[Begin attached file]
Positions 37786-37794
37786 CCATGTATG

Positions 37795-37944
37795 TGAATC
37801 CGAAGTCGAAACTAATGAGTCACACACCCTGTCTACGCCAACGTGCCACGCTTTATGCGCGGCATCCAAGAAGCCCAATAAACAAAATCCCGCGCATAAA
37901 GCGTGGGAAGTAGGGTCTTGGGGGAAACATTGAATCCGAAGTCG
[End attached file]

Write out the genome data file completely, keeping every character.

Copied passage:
Positions 37786-37794
37786 CCATGTATG

Positions 37795-37944
37795 TGAATC
37801 CGAAGTCGAAACTAATGAGTCACACACCCTGTCTACGCCAACGTGCCACGCTTTATGCGCGGCATCCAAGAAGCCCAATAAACAAAATCCCGCGCATAAA
37901 GCGTGGGAAGTAGGGTCTTGGGGGAAACATTGAATCCGAAGTCG